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Is divorce bad for children

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  • Is divorce bad for children

    Here is an article that for many reasons is close to my heart. I know, I know, but I feel the truth of divorce shouldn’t be hidden by the pop culture veil that children don’t suffer. Not only is my observation that children suffer into their adult years, I also think divorce is the number one indicator of the present culture.

    “”Is divorce bad for children””
    “The guilt is a burden I have lived with for years. I’m reminded of it every day as I look into my children’s eyes and see a hardness and pain that I never had as a child. I lived carefree in the comfort of my parents’ love. This is a gift I never gave my children. Instead, I showered them with the curses of a divorced life, the mixed loyalties of remarriage, and the travails of a blended family that never really blends.”

    http://thefederalist.com/2014/05/14/...-for-children/

    I have been asked several times why I don’t agree with the homosexual lifestyle. And while there are many ways of answering that, this article on the whole gets to the main point and could have just as well been written about gay families. Yes, I see one as bad as the other. That our culture encourages one and trivializes the other is why most of our kids have little hope in my opinion of growing up living carefree in the comfort of their parents’ love.

    Barry

  • #2
    I think its as equally as bad as staying in a relationship where there is fighting and drug abuse. But I agree I think everyone involved should work together to resolve the issues, sometimes though it can not be repaired.

    I was lucky, my parents stayed together. Its just easier to get a divorce then sit down and work it out.

    Comment


    • #3
      @Eagledad, I can't speak for any other children so I'll just speak for myself. My parents divorced when I was seven years old and it wasn't until many years later that I fully understood why. First, there was a 15+ year age gap between them and, second, my mother is a lesbian. So...things just weren't working out like they had hoped.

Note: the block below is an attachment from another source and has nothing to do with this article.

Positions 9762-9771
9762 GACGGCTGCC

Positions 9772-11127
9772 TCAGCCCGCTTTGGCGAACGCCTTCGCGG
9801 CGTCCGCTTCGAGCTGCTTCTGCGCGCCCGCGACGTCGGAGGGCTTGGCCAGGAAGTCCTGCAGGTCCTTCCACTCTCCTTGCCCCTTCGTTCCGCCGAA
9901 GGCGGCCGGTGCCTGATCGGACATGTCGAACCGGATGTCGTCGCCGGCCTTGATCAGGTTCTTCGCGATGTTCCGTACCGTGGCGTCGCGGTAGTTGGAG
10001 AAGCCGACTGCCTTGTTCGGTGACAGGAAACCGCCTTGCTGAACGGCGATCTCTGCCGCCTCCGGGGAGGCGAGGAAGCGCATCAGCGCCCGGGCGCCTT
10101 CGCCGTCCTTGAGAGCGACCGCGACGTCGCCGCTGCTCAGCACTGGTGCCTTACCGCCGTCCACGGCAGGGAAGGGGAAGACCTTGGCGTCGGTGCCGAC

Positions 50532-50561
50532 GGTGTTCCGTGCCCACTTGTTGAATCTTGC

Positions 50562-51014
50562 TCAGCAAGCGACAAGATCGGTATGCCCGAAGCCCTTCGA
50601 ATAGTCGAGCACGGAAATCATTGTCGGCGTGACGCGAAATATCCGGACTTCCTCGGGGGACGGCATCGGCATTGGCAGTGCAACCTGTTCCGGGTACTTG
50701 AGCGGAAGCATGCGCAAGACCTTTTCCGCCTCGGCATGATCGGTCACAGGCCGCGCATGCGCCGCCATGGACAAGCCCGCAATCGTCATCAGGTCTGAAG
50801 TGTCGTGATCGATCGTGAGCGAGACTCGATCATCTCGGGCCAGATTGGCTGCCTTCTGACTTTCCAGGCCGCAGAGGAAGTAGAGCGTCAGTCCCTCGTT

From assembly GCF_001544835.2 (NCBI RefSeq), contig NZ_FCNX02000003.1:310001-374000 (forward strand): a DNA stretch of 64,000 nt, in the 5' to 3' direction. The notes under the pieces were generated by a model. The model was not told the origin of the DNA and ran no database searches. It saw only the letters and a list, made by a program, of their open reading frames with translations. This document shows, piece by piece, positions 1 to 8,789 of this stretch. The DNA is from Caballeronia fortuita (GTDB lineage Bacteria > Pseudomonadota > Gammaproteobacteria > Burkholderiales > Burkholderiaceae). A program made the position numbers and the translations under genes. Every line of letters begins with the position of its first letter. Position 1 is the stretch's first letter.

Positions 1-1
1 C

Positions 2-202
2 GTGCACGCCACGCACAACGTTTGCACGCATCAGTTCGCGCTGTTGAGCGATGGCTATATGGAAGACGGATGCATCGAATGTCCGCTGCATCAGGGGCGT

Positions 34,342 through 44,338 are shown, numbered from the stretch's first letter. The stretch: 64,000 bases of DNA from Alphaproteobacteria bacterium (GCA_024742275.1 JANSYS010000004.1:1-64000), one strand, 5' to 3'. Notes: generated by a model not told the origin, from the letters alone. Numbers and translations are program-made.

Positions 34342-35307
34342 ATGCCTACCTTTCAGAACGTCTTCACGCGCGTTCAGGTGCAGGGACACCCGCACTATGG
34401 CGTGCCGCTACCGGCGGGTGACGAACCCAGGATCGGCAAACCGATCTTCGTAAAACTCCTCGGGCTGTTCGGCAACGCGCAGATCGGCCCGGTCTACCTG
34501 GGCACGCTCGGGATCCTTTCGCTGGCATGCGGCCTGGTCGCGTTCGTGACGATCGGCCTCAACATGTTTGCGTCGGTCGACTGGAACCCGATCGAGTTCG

Do I think I turned out ok? Absolutely! Do I live carefree in the comfort of [my] parents' love? You're darn right I do! I have been loved from day one by my father and my mother. I've been pretty successful in my life to this point and I wouldn't change anything in my past--including my parents' divorce.

      Now, I can definitely see how a male/female family unit can be nurturing to a child. Likewise, I can see--through experience--how a female/female family unit can be beneficial to a child. Sure, it's tougher when a single parent raises a child but I lived that life, too, and my mom is top-notch. To top it all off she's a retired pastor, too! I love her very much and I love my dad very much...

      And I'm doing fine !

      Comment


      • #4
        Originally posted by JasonG172 View Post
        I think its as equally as bad as staying in a relationship where there is fighting and drug abuse. But I agree I think everyone involved should work together to resolve the issues, sometimes though it can not be repaired.
        I believe there are actually studies showing that children are better off when their parents stay together even if their parents have a bad marriage. Whether it is best for all involved is another question.

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        • #5
          My parents had a bad marriage that ended in divorce when I was young. At the time and later I was glad they divorced. Both my parents love me. I myself have fought with my wife and almost got a divorce. At the last monument my wife and I decided to work harder and stay married. Children are not blind or deaf. They see fighting, infidelity, loveless marriages, substance abuse. Living in that environment will scar them. Children will believe those types of situations is what marriages is supposed to be. That is the danger to children.

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          • #6
            So if we throw out the edge cases for now of abusive relationships, drug use, one parent deciding they are gay, etc. I think the biggest issue with the no-fault-divorce culture is it teaches children that rather than work at loving somebody if it just doesn't magically "work out" you can walk away. Tends towards the lazy.

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            • #7